Why has Erdoğan vowed to lift the state of emergency?
President Tayyip Erdoğan said on June 13 that his ruling Justice and Development Party (AK Parti) will lift the state of emergency if he is re-elected in the June 24 snap elections and keeps its dominant position in parliament.
His words were one of the biggest surprises of the election campaign so far. Because until now it has been the opposition parties that have been pledging to lift the state of emergency as soon as they come to power, if they can beat Erdoğan. Until June 13, Erdoğan accused those asking for the state of emergency to be lifted of supporting terrorism and praising the toppling of the government through a coup. The state of emergency was declared by the government on July 20, 2016, days after a military coup attempt blamed on the illegal network of Fethullah Gülen, an Islamist preacher living in the U.S.
With Erdoğan now pledging to lift state of emergency, the only political figure left saying it should be kept in place is Nationalist Movement Party (MHP) head Devlet Bahçeli. Bahçeli supported last year’s constitutional shift to further empower the president and he is now in an alliance with Erdoğan for his re-election.
The opposition leaders have been quick to respond to Erdoğan. Muharrem İnce, the presidential candidate of the main opposition Republican People’s Party (CHP), called on Erdoğan to lift it immediately without waiting for the election. “Is there anything stopping you now?” he asked.
But why on earth has Erdoğan decided to change his mind about this extremely important issue? He had until now defended emergency rule on the basis of fighting terrorism and clearing any remaining pro-putschist tendencies from the state apparatus. But there was another reason for the government to keep it in place, which has not been widely spoken about: The state of emergency allows the government to issue decrees with the force of law, bypassing parliament on issues related to security. In today’s world, not only in Turkey, almost everything can be related to security by all governments across the world.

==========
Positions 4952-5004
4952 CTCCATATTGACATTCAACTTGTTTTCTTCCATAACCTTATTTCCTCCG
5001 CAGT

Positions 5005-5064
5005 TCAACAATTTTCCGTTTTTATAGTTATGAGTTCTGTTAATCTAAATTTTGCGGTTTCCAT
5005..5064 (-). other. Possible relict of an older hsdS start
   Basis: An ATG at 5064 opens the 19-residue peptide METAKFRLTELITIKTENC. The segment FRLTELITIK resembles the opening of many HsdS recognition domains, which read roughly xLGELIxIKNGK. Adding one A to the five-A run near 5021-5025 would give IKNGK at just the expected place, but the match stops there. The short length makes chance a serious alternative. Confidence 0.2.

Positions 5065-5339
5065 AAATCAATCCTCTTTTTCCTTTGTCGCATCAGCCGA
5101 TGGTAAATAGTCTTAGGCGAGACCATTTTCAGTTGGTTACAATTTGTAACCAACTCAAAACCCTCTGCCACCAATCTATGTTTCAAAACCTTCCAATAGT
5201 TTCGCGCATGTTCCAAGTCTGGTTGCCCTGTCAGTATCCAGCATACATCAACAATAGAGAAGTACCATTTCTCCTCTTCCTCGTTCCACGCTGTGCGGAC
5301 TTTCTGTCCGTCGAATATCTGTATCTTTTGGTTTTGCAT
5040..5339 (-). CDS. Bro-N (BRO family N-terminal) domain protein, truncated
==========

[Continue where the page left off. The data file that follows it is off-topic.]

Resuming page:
On the other hand, the state of emergency is widely seen as the main reason for the regression of democratic rights in Turkey, the decrease in the quality of justice, the growing gap between Ankara and the EU, and the slowdown in foreign investments to Turkey. The recent depreciation of the Turkish Lira against the U.S. dollar and the euro, the rise in interest rates following strong statements by Erdoğan in his recent trip to London, and the feedback that Deputy Prime Minister for the Economy Mehmet Şimşek brought back from financial circles may have convinced Erdoğan that defending a further extension of emergency rule could work against the government and his re-election.
There may have been another factor leading Erdoğan to promise to lift emergency rule. The Kurdish problem-focused Peoples’ Democratic Party (HDP) is on a knife edge to exceed the 10 percent national threshold for the parliamentary elections. It is true that Kurdish voters are not particularly happy about the further extension of the state of emergency. As a party that can attract both Kurdish and conservative votes, the AK Parti may lose a great deal if the HDP exceeds the threshold.
Estimates show there could be a difference of around 60 to 66 seats in parliament, depending on whether the HDP is inside or outside parliament. If the HDP is not in parliament, it would work to the AK Parti’s advantage; if it is in parliament it would work to the AK Parti’s disadvantage. In recent days, amateur videos have gone viral on social media showing Erdoğan recently talking in a closed-to-media meeting in Istanbul, saying the necessary precautions must be taken by the AK Parti’s ballot box observers so that the HDP does not exceed the threshold.
So it seems that Erdoğan’s change in rhetoric about lifting the state of emergency may have links to both the state of emergency and his expectations from the coming elections.